December 31, 2012 



Districts Face Questions in Spending Long-term Bonds for Short-Lived Technology
Dec. 17, 2012 | By John Fensterwald |

EXCERPT: Is it legal to buy personal computers for students using school construction bonds? And if it's legal, is it wise to pay interest long-term on devices with a short shelf life?

     Last month, the Bond Oversight Committee for Los Angeles Unified balked at endorsing Superintendent John Deasy's plan to buy tablet computers with bonds intended primarily for building and renovating schools. In doing so, the Committee raised questions that other school districts also should be asking.

     There's no unqualified answer to the questions that the Bond Oversight Committee asked, and school districts like San Diego Unified and Riverside Unified have come to opposite conclusions. What all agree on, however, is that the state needs to provide legal clarity and, most importantly, dollars.

     ... There's no disagreement that school bond funds can be used to upgrade wiring, install wireless receivers and pay for computer management systems. Bonds can also be used to train system managers. But laptops, tablets and netbooks - devices that cost anywhere from $200 to $800 - are a different matter. Unless the financing is structured carefully, taxpayers could end up paying interest on 25- or 30-year bonds used to buy devices that only last a few years. 

     The average life of an asset, whether a building or furniture, should match the length of financing as a rule of thumb. ...

     ... One problem is that law and interpretations of it haven't kept up with technology. A state attorney general's opinion from 1963 said that districts could use bond funds to stock a new school's library but not to buy replacement volumes. In the 1990s, the attorney general's office took the position that districts couldn't use bond funding to buy textbooks. Two decades later the comparable question is, are netbooks more analogous to library books or textbooks? And, as learning shifts to the Internet and takes place 24/7, shouldn't students be able to take home equipment that's integral to learning? Rubin, English and others say it's important for the attorney general and the Legislature to clarify the conditions under which districts can use bond money on technology. ... 

     To read the complete article please visit:

San Diego County - Pay-to-Play

Grand Jury Indicts New Defendants in South
County Corruption Probe  

Dec. 27. 2012|Wendy Fry & Sarah Grieco|


EXCERPT: A Grand Jury returned indictments for a few school administrators and key players in the Sweetwater Unified School Board scandal on Friday, according to one of the defendant's attorneys.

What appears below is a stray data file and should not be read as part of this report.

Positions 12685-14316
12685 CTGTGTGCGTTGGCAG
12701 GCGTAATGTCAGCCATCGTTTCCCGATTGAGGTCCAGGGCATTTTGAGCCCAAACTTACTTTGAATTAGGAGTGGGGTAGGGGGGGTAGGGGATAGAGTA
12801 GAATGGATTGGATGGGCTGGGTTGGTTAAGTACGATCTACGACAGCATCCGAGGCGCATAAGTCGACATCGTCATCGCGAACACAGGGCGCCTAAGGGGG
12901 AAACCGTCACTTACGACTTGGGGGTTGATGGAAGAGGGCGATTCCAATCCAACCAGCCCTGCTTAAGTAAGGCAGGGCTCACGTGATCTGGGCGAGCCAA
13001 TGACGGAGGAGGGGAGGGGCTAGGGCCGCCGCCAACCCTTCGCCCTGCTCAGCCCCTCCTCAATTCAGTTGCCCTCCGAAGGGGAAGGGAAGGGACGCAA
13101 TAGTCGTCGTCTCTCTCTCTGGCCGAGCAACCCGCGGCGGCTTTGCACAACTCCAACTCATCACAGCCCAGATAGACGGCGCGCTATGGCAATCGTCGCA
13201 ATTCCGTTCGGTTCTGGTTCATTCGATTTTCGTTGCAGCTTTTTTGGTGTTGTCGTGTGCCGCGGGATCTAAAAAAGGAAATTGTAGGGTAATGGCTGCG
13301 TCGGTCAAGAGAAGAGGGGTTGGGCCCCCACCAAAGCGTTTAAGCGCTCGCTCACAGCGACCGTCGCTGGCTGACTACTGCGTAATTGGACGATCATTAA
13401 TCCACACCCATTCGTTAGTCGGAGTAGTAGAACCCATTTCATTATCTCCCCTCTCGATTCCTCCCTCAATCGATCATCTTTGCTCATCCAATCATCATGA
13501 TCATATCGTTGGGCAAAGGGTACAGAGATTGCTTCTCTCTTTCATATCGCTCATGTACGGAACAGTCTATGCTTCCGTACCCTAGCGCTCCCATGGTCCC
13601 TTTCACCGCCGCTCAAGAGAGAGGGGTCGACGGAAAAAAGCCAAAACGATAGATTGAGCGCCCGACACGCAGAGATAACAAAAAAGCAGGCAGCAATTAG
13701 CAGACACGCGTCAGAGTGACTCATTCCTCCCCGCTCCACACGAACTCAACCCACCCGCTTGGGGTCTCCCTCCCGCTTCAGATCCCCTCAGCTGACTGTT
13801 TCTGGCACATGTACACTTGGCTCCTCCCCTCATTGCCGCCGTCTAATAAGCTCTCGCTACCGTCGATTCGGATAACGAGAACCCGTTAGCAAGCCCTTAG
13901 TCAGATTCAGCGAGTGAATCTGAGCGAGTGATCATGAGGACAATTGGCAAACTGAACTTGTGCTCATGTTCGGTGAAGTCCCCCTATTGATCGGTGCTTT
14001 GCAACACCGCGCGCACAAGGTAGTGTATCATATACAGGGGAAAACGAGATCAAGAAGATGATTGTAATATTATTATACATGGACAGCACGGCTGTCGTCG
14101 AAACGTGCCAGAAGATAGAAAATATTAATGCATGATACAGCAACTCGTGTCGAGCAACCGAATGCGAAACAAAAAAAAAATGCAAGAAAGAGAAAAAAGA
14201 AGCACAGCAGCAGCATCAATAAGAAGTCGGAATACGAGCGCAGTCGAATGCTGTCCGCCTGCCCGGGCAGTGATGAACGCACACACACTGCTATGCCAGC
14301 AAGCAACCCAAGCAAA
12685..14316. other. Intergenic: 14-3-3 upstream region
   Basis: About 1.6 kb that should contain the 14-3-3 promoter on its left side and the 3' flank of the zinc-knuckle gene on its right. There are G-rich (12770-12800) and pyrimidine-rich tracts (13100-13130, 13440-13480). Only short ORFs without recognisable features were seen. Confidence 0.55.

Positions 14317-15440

The Grand Jury began meeting in early November in a major "pay-to-play" public corruption case.

     Prosecutors say the school officials traded their votes on multi-million dollar construction contracts for gifts and other favors. 

     A notice letter issued to former Sweetwater Superintendent Jesus Gandara states the Grand Jury has filed 22 counts of felony crimes, and eight misdemeanors against the defendant, who has already pleaded not guilty to some of the charges.

     According to court documents, the felony crimes against Gandara issued this week include extortion, receiving a bribe, conspiracy to commit a crime, perjury by declaration and conspiracy to defraud another of property. 

     Gandara's defense attorney, Paul Pfingst, said he was not surprised about the indictments.    "We were anticipating an indictment with the possibility of new defendants being added," Pfingst said. 

     Current board members Bertha Lopez and Jim Cartmill are among those named in the indictment and the San Ysidro schools superintendent Manuel Paul, two separate law enforcement sources told NBC 7 San Diego.

     As NBC 7 Investigates first reported in August, Paul said in a June 20 deposition that he accepted $2,500 in cash from a contractor in 2010 in a Chula Vista parking lot. The cash exchange came to light as part of a lawsuit between a former contractor, Art Castaņares, and the San Ysidro School District. ...

In This Issue
Long Term Bonds for Short-Lived Technology
Grand Jury Indicts New Defendants
Join Our Mailing List!
CaLBOC  Board  Meeting Schedule:   February 8, 2013
May 10, 2013
August 9, 2013
November 15, 2013  
Mission Statement 

To promote school district accountability by improving the training and resources available to California's Proposition 39 School Bond Oversight Committees and educating the state legislature, local school boards and the public about the oversight and reporting powers these Citizens' Bond Oversight Committees (CBOCs) have, and to advocate on a state level, where appropriate, on issues of common concern to all CBOCs.

Archived CaLBOC Newsletters 
 To view all with topics visit:
Operation Standards
CBOC Best Practices 

This 9 page document provides a basis for CBOCs to do a self-­assessment of their operations and identify training needs.

1. Legally Required

2. Best Practices

3. Local Requirements

Reviewing Financial &
Performance Audits

It is the responsibility of
members of CBOCs to alert the public to any waste or improper expenditure of  bond money.   The 3 page PDf covers:

1. Accountability requirements
2. Understanding the audit

3. Sample questions to ask


California League of Bond Oversight Committees, 510-799-1141,